Title : Molecular assessment of genetic diversity of some Tunisian fig (Ficus carica L.) accessions using RAPD, ISSR and SSR Markers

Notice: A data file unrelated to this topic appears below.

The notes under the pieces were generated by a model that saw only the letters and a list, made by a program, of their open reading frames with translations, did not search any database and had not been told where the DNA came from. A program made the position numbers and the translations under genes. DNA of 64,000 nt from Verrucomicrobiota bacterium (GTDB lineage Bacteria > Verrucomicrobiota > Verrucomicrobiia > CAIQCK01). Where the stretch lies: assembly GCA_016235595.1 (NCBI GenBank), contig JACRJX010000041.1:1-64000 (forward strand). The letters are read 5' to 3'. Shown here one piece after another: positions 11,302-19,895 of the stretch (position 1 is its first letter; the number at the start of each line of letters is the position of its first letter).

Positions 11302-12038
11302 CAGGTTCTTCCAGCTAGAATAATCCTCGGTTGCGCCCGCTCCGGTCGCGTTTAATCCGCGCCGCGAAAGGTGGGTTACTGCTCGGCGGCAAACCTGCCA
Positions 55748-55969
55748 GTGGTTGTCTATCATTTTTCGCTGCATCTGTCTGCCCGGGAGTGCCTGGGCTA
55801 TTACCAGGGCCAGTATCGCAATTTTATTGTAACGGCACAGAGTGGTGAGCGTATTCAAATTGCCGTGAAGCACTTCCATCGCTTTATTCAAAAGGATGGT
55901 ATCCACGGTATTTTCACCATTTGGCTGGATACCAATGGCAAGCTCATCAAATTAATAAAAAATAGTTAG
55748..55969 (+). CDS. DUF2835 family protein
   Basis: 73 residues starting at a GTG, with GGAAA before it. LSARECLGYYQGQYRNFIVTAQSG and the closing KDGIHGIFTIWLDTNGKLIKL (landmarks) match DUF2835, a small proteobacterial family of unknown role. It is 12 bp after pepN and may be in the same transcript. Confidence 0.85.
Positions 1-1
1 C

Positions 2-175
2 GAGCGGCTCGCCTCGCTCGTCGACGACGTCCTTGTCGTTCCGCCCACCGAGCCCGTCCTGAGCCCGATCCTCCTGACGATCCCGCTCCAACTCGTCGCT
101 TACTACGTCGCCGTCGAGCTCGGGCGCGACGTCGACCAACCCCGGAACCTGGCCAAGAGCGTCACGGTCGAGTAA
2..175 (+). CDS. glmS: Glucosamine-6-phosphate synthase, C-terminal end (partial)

Fig (Ficus carica L.) is one of the most important fruit species grown in Mediterranean regions. In Tunisia, the production is about 29 000 tons, it represents 3 % of total word production. The fig is an economically important fruit species, which is cultivated extensively in over the country. RAPD and ISSR markers were used to determine the genetic diversity and relatedness among 12 fig accessions and SSR markers were studied on 30 fig accessions preserved at the ex situ plant collection established in El Gordhab (Tataouine) in the South-eastern of Tunisia. Although, we tested 3 primers for RAPD, 4 primers for ISSR and 13 for SSR. Concerning the RAPD technique, a total of 31 DNA loci were detected in which 29 loci (93.61 %) were polymorphic. DNA fragments presented a minimum of 8 and a maximum of 11 polymorphic bands using primers OPL11 and OPW04, respectively. Primers exhibited collective resolving power values (Rp) of 13. Regarding the ISSR markers, 47 DNA loci were detected in which 41 loci (87.24 %) were polymorphic. DNA fragments of polymorphic bands varied from 8 (AM5) to 14 (AM6). Primers revealed collective resolving power values (Rp) of 14.8. The ‘Bither3’ and ‘Bither4’ accessions showed the highest genetic distances for RAPD and ISSR markers, respectively. Dendrogram constructed by UPGMA based on RAPD and ISSR banding patterns were independent. The SSR markers showed that 40 alleles were revealed. The number of alleles ranged between 2 to 6 with a mean of 3.08 alleles per locus. The observed heterozygosity (Ho) ranged from 0.03 (LMFC21, LMFC23, and LMFC32) to 0.83 (LMFC30) with an average of 0.43. The expected heterozygosity (He) varied from 0.03 (LMFC21, LMFC 23 and LMFC32) to 0.74 (LMFC30) with an average of 0.37. UPMGA cluster analysis and PCA grouped the accessions in 6 groups. The RAPD, ISSR and SSR markers indicated that there is a great genetic diversity among Tunisian fig accessions, making them a valuable genetic source for incorporation into potential breeding programs for fig selection.